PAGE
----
New thinking around public services using 'Systems Leadership'

Debbie Sorkin, National Skills Academy for Social Care
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Refreshing Parthership

Although it's far from being the whole story around Personalisation, having support of your own care funding, either through a personal budget or a direct payment, goes a long way in enabling people to exercise meaningful choice and control over their support. However, the level of that funding, and its usefulness in practical terms, are coming under ever-greater pressure.

On the one hand, local government are reporting higher numbers of personal budgets than ever before. In September, ADASS announced in their annual personal budgets survey that 76% of eligible adults received a personal budget in 2012-13, up from 53% the previous year.

On the other hand, if the pot from which the personal budget is taken is steadily shrinking, it looks like some people using services no longer feel it's worth the effort. It's no coincidence that as councils have planned to take another £800m out of spending in 2012-13, with a significant proportion earmarking personal budgets as being under pressure, the number of people requesting direct payments has stalled.[1]

Given that local authorities are facing further significant shortfalls in funding, the only way people using services are going to be able to exert any form of choice is if we all work differently. So I think that part of what's next for Personalisation should involve TLAP, at the very least, getting engaged with some of the new thinking going on around public services.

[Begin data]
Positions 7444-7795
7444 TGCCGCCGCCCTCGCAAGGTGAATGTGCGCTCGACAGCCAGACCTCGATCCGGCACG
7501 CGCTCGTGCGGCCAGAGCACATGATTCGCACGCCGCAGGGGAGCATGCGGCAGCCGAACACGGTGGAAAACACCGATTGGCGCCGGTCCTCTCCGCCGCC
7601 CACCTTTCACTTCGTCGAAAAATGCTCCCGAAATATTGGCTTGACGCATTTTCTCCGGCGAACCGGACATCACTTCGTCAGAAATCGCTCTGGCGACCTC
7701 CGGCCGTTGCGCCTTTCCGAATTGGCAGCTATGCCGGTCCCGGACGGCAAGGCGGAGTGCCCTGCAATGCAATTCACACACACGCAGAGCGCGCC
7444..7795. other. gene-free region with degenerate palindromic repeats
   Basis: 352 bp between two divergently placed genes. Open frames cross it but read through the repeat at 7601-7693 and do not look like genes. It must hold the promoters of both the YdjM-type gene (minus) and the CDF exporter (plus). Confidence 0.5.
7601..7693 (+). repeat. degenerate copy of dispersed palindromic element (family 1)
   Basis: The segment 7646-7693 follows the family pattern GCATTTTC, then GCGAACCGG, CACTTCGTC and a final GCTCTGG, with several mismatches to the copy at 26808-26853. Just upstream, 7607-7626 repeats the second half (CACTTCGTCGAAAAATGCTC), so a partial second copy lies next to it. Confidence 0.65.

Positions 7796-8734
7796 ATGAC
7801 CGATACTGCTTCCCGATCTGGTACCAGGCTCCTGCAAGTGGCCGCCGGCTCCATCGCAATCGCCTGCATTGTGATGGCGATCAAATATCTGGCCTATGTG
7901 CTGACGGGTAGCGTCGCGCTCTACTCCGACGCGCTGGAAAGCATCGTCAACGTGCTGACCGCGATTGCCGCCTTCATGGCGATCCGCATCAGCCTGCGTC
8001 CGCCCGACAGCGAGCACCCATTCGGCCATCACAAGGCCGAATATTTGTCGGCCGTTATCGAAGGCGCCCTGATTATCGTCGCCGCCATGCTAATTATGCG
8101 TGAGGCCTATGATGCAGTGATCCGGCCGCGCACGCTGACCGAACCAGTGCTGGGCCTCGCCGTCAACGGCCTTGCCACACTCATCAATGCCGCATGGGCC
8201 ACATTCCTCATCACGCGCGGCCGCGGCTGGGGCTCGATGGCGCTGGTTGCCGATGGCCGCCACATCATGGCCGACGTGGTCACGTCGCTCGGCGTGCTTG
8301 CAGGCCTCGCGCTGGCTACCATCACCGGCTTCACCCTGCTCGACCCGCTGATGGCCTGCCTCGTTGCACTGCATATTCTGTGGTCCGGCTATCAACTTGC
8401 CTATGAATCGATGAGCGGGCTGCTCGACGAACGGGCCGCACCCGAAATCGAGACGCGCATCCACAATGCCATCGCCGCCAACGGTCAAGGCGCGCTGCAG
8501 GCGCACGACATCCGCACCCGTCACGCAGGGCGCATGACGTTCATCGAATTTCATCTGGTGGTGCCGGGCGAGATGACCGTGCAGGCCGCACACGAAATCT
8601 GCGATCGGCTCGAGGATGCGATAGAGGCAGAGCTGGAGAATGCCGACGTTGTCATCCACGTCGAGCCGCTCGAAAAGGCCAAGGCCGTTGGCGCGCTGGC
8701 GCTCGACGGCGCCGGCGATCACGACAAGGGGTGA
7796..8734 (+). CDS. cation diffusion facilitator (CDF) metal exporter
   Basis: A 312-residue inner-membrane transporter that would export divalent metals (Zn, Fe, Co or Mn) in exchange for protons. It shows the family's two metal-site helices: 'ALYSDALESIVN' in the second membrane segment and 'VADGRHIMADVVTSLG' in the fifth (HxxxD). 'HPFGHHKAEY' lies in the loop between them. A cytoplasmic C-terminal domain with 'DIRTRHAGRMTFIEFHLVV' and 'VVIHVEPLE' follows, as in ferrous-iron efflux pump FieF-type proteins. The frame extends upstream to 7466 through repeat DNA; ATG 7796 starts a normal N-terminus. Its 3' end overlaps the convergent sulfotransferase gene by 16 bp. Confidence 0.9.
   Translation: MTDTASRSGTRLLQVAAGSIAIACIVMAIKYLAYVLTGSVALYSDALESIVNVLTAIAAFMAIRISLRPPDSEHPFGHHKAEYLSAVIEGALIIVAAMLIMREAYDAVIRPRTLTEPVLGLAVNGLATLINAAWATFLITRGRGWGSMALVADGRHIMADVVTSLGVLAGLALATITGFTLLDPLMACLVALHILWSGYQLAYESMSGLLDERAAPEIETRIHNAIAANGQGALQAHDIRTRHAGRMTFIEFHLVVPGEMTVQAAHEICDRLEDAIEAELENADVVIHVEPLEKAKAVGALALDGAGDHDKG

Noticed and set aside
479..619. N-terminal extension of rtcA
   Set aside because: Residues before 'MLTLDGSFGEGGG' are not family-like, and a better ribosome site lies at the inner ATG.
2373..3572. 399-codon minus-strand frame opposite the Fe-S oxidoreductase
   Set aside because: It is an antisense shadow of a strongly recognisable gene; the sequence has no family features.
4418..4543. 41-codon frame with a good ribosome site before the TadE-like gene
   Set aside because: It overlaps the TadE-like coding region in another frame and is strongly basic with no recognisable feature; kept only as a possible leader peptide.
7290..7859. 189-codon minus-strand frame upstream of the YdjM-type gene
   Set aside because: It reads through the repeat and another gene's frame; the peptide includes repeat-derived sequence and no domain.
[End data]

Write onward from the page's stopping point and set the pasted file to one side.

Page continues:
Some of this new thinking involves using 'Systems Leadership' approaches. This is to do with how you exert leadership when the problem you're facing is large and intractable; when you're not the only one in charge; when you need to really involve a lot of other people; and when you have no money.

Sound familiar? You start on the basis of a shared ambition, and the outcomes you want to get to. You make sure you harness ideas, energies, talent and expertise from a wide range of people - so you need to work on trust and solid relationships. And you acknowledge that you're working in a world of uncertainty, so it's all right to have partial solutions to problems - better to make some headway than none at all.

There are 22 pilot projects based around the country, looking at issues ranging from improving outcomes for older residents through a more integrated preventative approach; improving a local urgent care system using resident co-design and insight; improving mental health outcomes and services through developing better early identification and treatment options; and reducing gaps in health inequalities.

The pilots are already working with people using services, and Clenton Farquharson, TLAP Co-Chair, recently spoke at a Systems Leadership event in London, designed to get more people thinking about these new approaches. I hope we can get some real TLAP involvement in this development, as it could be a route to enabling real choice and control to be embedded despite the funding pressures.

[1] See ADASS (opens new window) Annual Surveys 2012 and 2013, and Improving Personal Budgets for Older People: A Review, by Martin Routledge and Sarah Carr (opens new window), TLAP/SCIE, January 2013


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